In the past three years, Indigo Natural Resources LLC net production grew at an astonishing 80% per year, from 160 million cubic feet of gas per day (MMcf/d) in 2016 to approximately 1 billion cubic feet per day (Bcf/d) presently, becoming the fourth largest private producer in the U.S. in the process. The ramp up was led by CEO Frank Tsuru, who joined the company in 2016 as it made a transition from a single-horizon focus—the Cotton Valley—to targeting multiple pay zones: the Haynesville Shale, Bossier and Holly Vaughn.
Houston-based Indigo was one of several private-equity-backed E&Ps that took advantage of the “second wave” of the Haynesville renaissance following a sell-off by many of the earlier prominent public players. But it wasn’t a new entrant to the region. First formed in 2006 by Bill Pritchard, currently chairman, to exploit the Cotton Valley, Hosston and Austin Chalk, that iteration was sold to Encana Corp. and Chesapeake Energy Corp. for a combined $611 million in 2009, a year after the Haynesville Shale made its debut.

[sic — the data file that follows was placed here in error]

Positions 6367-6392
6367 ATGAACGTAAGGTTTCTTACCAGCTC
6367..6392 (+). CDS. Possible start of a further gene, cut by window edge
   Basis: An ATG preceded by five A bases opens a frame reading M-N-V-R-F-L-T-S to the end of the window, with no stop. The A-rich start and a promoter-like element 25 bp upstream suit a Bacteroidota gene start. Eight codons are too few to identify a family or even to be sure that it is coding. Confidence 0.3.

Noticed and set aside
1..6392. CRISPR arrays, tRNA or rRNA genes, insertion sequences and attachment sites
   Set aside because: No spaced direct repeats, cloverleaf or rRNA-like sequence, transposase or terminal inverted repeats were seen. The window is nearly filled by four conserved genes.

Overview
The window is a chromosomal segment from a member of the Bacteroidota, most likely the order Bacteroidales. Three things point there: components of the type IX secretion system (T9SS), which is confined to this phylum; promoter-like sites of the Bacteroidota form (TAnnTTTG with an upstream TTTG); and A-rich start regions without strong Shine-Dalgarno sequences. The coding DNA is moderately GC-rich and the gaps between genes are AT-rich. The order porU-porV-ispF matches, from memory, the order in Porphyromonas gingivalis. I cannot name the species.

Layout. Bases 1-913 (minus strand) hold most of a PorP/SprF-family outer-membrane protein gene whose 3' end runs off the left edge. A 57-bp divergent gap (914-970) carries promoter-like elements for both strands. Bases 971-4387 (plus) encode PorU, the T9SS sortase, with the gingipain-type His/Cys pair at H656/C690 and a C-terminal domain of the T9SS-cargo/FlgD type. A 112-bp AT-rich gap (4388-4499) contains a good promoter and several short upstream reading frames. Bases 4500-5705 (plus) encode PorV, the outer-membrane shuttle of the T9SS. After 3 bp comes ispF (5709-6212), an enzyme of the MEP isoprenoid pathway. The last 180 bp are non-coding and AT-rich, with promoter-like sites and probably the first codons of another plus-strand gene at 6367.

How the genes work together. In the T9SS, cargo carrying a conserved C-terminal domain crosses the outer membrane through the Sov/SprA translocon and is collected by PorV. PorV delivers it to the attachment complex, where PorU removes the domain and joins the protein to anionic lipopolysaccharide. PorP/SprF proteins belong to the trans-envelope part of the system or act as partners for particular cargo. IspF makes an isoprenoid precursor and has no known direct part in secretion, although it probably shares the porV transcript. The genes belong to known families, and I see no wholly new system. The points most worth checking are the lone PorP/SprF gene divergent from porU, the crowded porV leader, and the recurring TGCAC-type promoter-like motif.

By 2016 the company had re-established a sizeable position in North Louisiana. It was then that it received a $375 million recapitalization infusion in conjunction with the acquisition of Bridas Energy USA’s Haynesville position, when Pritchard came calling Tsuru.